A business' reputation can be its most valuable asset.
A good reputation has to be earned by your clients and customers - it can’t be bought. So when your reputation is good, the work, the enquiries and the leads will often come directly through to you via word of mouth. This powerful marketing tool is free and often neglected.
Why do so many businesses focus on quantity over quality?
In my experience some businesses have had great success by playing the “numbers” game in the past with fast quantity-focused solutions, but this success is too often short lived if they don’t also focus on the quality of their customer service and/or product.
Customers are powerful, they know their rights, and they are not afraid to complain, by using the instant convenient medium of social media. This means reputations can be all the more fragile than they were in years gone by.
Just look at Volkswagen and the story that unfolded about the lies they are alleged to have told about car emissions. Once this story was discovered by the media it went instantly global, as the word spread, leaving a great reputation built over decades, in taters. Another big concern for a businesses reputation nowadays is also security and data protection, most recently affecting TalkTalk’s reputation as nearly 157,000 customers may have had their personal and banking details accessed by hackers.
What makes a great reputation?
A great reputation requires your clients to trust you, so transparency, accountability and collaboration is important, especially when introducing new solutions and products.
If the client feels that the product or service is truly meeting their needs and, better still, involves personalisation and great customer service, they will start to trust your brand. But you need to be consistent in your delivery. If you deliver great service to one client but not to another, your reputation will suffer for it. Research has proven that “Bad emotions, bad parents and bad feedback have more impact than good ones” * which is why, one negative review holds more weight than the many positive ones.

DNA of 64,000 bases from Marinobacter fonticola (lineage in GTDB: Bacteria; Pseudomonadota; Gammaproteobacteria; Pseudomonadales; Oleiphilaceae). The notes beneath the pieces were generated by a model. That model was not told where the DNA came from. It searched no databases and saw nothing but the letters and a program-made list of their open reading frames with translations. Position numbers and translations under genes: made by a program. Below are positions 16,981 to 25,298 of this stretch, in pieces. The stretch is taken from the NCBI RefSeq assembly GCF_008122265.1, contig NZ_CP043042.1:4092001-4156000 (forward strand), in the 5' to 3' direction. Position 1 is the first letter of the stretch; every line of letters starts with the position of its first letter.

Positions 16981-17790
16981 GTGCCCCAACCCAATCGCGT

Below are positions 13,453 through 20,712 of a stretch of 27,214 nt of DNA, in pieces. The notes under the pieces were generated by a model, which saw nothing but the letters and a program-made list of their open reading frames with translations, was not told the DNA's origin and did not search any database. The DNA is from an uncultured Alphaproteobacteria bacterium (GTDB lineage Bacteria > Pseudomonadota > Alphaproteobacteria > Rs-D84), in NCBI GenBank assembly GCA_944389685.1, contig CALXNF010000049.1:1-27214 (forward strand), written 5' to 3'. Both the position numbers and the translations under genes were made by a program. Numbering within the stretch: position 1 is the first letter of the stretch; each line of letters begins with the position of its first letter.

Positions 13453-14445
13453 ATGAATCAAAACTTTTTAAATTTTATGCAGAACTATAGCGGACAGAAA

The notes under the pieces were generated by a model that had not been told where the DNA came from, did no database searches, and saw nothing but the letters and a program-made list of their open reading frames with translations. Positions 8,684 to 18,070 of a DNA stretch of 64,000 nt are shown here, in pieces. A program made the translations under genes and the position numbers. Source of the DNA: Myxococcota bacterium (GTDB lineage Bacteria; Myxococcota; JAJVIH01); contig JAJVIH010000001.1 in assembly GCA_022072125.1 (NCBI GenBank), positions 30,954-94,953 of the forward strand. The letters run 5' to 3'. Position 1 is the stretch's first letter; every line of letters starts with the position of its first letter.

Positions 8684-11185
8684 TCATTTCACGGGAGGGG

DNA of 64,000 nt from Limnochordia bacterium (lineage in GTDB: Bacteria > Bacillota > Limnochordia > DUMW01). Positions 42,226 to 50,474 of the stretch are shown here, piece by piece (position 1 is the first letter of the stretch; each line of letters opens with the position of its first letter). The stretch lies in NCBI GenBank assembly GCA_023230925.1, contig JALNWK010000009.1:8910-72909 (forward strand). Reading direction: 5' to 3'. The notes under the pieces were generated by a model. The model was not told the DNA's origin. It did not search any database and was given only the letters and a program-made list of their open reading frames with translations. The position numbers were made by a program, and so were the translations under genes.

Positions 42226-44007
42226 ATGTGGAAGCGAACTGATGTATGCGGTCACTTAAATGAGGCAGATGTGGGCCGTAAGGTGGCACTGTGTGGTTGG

In the services industry the individual counts - your individual employees matter. When they all either individually, or as a team, work in partnership with the client, listen and deliver effective personalised solutions, your reputation can really sky rocket. I personally make sure that we invest in our employee training and culture to assure this level of high quality.
Importantly though it doesn’t stop there.
Working for a recruitment agency, we ask all our clients and candidates for their feedback after we’ve provided a service. Continual improvement helps a business to improve and grow. Never ignore a problem. As long as issues are addressed and communicated quickly and effectively, with measure put in place to prevent them happening again, a reputation can be kept in tact.
In recruitment, I have heard clients say that they feel that they are a “number” rather than a person; a money stream, instead of a collaborative partner. Thankfully this has been when talking about other agencies. We’re investing in our staff as well as our solutions, as we look to build on the 18 year reputation we have built up. It’s not an easy journey, but it’s necessary as the markets we work in change and grow. We must grow with them to make sure that our reputation stands the test of time.
What are you doing to protect your reputation?
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Rachael is Client Solutions Director at First Recruitment Group.